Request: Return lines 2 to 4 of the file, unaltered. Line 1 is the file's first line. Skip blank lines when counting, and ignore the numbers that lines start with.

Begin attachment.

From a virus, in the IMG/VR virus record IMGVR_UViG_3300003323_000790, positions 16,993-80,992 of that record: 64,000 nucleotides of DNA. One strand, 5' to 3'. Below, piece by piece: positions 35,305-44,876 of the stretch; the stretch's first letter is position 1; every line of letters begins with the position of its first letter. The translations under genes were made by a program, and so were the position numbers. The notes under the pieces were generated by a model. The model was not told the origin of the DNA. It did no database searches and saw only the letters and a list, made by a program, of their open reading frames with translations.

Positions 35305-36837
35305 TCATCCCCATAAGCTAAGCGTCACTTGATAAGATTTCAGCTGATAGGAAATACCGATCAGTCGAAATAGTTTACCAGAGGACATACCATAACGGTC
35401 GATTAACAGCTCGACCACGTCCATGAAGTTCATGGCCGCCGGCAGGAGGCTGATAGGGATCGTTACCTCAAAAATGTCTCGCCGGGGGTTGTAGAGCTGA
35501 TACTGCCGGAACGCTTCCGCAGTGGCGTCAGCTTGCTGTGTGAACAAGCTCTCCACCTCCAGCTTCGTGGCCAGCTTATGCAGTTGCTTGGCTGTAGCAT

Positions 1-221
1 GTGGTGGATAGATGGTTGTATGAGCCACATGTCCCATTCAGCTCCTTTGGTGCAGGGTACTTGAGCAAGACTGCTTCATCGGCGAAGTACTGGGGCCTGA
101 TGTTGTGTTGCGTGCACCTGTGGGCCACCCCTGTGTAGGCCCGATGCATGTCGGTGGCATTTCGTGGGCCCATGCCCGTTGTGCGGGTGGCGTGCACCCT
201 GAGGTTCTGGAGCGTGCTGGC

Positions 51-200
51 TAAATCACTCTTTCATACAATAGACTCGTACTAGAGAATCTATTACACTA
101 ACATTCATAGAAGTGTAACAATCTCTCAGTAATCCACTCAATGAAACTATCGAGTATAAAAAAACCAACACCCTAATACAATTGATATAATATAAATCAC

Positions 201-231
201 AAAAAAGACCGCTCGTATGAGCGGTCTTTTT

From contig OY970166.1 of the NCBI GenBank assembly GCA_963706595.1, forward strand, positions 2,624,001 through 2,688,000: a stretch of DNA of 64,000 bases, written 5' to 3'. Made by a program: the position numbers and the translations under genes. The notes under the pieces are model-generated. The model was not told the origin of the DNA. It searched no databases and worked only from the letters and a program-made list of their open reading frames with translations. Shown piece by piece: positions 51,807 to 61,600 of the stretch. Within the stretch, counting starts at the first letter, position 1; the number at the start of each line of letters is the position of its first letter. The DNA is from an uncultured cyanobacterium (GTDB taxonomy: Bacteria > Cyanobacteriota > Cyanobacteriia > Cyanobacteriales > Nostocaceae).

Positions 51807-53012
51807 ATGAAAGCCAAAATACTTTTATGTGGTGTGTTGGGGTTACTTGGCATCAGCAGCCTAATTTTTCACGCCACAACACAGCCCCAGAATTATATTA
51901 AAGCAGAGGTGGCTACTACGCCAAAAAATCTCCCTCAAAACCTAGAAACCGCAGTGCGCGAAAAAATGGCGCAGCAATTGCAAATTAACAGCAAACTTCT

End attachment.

Positions 35305-36837
35305 TCATCCCCATAAGCTAAGCGTCACTTGATAAGATTTCAGCTGATAGGAAATACCGATCAGTCGAAATAGTTTACCAGAGGACATACCATAACGGTC
35401 GATTAACAGCTCGACCACGTCCATGAAGTTCATGGCCGCCGGCAGGAGGCTGATAGGGATCGTTACCTCAAAAATGTCTCGCCGGGGGTTGTAGAGCTGA